Washington is putting another environmental justice hurdle in front of a proposed Formosa Plastics resin complex in Louisiana, saying it will investigate whether air pollution from the facility will disproportionately harm nearby communities.
The Environmental Protection Agency said it has accepted a complaint from environmental and community groups opposed to the $9.4 billion Formosa facility and will examine whether Louisiana government officials violated civil rights laws in their decision-making.
The EPA disclosed the review in two letters dated April 6 and released by the environmental group EarthJustice, which had filed complaints in January against the Louisiana Department of Environmental Quality and the Louisiana Department of Health.
The EPA investigation comes after the U.S. Army Corps of Engineers said last year it would put the Formosa project through an additional review over concerns, "particularly those with environmental justice implications."
In the letters this month, EPA's External Civil Rights Compliance Office said that opening its investigation does not mean it has decided the merits of the case.
The bulk of EPA's letters detailed its response to a petition from the environmental groups about a Denka Performance Elastomer LLC plant in nearby St. John the Baptist Parish, but the agency also said it would look at the Formosa complex because the groups raised similar concerns about it under Title VI of the Civil Rights of 1964.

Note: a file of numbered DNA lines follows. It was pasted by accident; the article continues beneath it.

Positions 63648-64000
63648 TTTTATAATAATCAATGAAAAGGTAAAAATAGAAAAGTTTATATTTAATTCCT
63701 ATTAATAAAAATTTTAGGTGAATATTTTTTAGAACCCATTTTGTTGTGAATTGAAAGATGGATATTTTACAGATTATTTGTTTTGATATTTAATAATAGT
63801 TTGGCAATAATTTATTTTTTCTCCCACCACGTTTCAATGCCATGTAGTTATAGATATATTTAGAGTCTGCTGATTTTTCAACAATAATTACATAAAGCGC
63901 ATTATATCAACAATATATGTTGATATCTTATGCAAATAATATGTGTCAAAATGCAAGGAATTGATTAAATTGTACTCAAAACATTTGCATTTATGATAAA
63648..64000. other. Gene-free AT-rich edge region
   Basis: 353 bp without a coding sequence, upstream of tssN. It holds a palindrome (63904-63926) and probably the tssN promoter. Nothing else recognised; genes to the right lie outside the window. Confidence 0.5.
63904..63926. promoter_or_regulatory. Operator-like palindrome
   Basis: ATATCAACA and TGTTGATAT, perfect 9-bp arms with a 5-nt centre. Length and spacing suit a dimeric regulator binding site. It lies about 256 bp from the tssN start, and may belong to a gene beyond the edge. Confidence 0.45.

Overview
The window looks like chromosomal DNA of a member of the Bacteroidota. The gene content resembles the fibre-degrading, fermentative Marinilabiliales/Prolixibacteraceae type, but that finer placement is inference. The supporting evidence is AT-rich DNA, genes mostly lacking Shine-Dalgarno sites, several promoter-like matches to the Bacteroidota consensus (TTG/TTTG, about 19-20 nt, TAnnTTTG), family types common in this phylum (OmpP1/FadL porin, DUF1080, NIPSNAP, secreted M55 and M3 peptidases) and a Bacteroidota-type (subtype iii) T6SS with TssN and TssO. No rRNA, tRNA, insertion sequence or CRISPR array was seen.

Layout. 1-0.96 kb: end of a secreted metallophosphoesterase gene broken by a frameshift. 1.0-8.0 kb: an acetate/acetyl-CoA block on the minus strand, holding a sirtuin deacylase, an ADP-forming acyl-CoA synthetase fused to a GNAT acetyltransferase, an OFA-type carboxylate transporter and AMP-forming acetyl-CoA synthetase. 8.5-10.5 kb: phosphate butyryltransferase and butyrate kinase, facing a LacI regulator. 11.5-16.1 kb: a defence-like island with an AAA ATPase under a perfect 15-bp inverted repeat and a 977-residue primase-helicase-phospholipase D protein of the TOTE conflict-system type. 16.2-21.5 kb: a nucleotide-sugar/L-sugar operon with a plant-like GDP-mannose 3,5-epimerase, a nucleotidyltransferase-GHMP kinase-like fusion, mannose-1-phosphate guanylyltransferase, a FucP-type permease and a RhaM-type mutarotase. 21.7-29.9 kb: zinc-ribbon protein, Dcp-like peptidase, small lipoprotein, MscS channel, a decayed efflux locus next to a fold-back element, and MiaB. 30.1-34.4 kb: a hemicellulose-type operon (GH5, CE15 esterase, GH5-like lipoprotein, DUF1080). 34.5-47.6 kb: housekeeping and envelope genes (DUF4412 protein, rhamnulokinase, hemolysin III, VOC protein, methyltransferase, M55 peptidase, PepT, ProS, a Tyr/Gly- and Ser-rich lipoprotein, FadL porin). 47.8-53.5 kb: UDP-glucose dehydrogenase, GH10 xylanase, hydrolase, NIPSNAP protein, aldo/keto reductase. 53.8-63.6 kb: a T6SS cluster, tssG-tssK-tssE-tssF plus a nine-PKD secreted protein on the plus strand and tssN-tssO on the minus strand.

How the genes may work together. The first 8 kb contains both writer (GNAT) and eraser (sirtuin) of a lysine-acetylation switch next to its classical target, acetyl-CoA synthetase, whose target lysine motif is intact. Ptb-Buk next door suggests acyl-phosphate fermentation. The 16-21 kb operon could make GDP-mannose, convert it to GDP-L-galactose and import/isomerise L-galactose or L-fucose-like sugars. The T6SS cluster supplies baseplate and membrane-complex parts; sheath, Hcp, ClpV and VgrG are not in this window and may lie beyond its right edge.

Specifically, EPA said it would review whether an Aug. 5, 2021, decision by the LDEQ to reissue 14 permits to Formosa "will subject the predominantly Black residents of St. James Parish to disproportionate levels of air pollution emitted by Formosa."
A Formosa spokeswoman said its large facility, called the Sunshine Project, complies with all laws and regulations and has faced detailed reviews.
"The Sunshine Project has been thoroughly vetted and approved by parish and state bodies because it relied on sound science in design and met all regulatory criteria. FG has no further comment on the matter at this time," said Janile Parks, director of community and government relations at FG LA LLC, the Formosa subsidiary building the project.
Louisiana officials gave approval to the Sunshine Project in January 2020, saying the large project would generate 1,200 direct jobs and $33 million a year in local taxes. It will produce polyethylene, polypropylene and other chemicals.
Opponents said it would double local air emissions and be a large emitter of ethylene oxide and has been the subject of lawsuits and challenges by some local groups.
President Joe Biden came into office saying he wanted to make concerns about community impacts from industrial factories a priority across his administration, and Biden's EPA administrator, Michael Regan, spent a week in several southern states in November on a tour highlighting environmental justice. It included stops in St. James and St. John the Baptist parishes.
Louisiana DEQ officials did not respond to a request for comment but told media in the state that their permitting process is "impartial and unbiased."
"LDEQ handles all issues with a fair and equitable approach," the agency said. "LDEQ will work with EPA to resolve this matter."